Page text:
Today is the 7th anniversary of the May 20, 2006, explosion that killed five miners at Kentucky Darby LLC’s Darby No. 1 Mine in Harlan County, Ky. The Kentucky Darby Disaster claimed the lives of coal miners Amon Brock, Jimmy Lee, Roy Middleton, George Petra, and Paris Thomas. Injured in the disaster was miner Paul Ledford.
It’s worth noting that, despite the Sago Mine Disaster on Jan. 2, 2006, and the Aracoma Alma fire on Jan. 19 — claiming a total of 14 lives — Congress didn’t pass the MINER Act until after five more miners died at Kentucky Darby.
In its report on the disaster, the U.S. Mine Safety and Health Administration concluded:
An explosion occurred at approximately 1:00 a.m. on May 20, 2006, inby the A Left No. 3 Seal. The explosion resulted in the immediate deaths of two miners who were located at the seal. Three of four miners evacuating from the B Left Section succumbed to carbon monoxide poisoning with smoke and soot inhalation.
The accident occurred because the operator did not observe basic mine safety practices and because critical safety standards were violated. Mine management failed to ensure that proper seal construction procedures were utilized in the building of the seals at the A Left Section. Mine management also failed to ensure that safe work procedures were used while employees attempted to make corrections to an improperly constructed seal. Furthermore, mine management failed to adequately train miners in escapeway routes and proper SCSR usage.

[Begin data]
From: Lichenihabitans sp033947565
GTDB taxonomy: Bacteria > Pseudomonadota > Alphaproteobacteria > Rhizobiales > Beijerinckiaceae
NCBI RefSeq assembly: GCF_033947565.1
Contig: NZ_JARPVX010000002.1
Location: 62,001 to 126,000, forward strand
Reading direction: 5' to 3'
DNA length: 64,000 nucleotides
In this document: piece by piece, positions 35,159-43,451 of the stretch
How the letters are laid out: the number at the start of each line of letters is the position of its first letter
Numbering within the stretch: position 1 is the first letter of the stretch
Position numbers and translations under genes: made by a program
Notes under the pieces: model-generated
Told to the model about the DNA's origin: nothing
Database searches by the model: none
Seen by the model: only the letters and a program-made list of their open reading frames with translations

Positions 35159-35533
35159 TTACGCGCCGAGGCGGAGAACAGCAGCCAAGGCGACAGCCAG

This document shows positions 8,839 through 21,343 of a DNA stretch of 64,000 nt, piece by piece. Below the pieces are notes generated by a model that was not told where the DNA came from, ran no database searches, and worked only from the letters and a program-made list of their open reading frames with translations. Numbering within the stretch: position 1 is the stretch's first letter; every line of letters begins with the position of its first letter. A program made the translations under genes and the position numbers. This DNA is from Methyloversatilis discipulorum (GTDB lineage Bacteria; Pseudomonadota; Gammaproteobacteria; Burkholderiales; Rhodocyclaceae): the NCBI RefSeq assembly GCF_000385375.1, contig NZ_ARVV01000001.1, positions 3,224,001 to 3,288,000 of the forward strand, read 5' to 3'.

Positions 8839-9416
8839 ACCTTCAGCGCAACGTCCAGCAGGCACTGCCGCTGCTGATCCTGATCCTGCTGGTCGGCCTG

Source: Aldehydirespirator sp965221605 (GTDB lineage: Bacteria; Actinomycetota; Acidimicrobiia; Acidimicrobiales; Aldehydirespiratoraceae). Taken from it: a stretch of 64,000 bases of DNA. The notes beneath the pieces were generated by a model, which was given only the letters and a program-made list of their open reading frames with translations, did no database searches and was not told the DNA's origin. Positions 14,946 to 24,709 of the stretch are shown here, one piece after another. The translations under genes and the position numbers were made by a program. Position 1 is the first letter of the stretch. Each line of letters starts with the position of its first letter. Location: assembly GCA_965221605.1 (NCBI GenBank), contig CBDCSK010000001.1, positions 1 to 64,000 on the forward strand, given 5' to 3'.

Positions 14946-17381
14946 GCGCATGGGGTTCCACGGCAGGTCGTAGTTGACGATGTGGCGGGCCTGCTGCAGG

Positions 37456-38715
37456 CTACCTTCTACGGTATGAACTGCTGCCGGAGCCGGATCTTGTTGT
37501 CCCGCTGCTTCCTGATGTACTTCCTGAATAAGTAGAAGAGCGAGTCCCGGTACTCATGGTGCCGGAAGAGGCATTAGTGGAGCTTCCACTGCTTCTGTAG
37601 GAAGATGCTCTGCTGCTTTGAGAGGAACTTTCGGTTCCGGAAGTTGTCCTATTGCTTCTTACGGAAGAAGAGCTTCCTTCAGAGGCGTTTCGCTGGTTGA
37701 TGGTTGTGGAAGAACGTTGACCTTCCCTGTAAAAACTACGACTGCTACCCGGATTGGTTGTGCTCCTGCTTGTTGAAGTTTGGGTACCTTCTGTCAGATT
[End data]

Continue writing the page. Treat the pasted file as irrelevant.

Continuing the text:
Earlier this month, the Courier-Journal in Louisville reported:
Nearly a year after it was fined more than $800,000 for safety violations, K and D Mining Inc. — run by two operators of the Kentucky Darby Mine where five miners died in 2006 — has essentially disappeared and none of the fines have been paid, federal records show.
It’s the latest example of how the federal Mine Safety and Health Administration’s penalty process is too slow and cumbersome to stop operators from putting miners in danger and fails to deter companies that ignore fines, mine safety advocates say.
“The process of collecting fines from scofflaw operators — rogue operators — is still broken,” said Wes Addington, deputy director of the Appalachian Citizens’ Law Center, a nonprofit firm in Whitesburg, Ky., that represents miners and their families on mine safety and environmental issues. “It really is disappointing.”
The story also noted:
The Courier-Journal reported in April 2012 that Napier and North had not paid nearly $700,000 in civil fines and interest fees for safety violations at Kentucky Darby, which closed.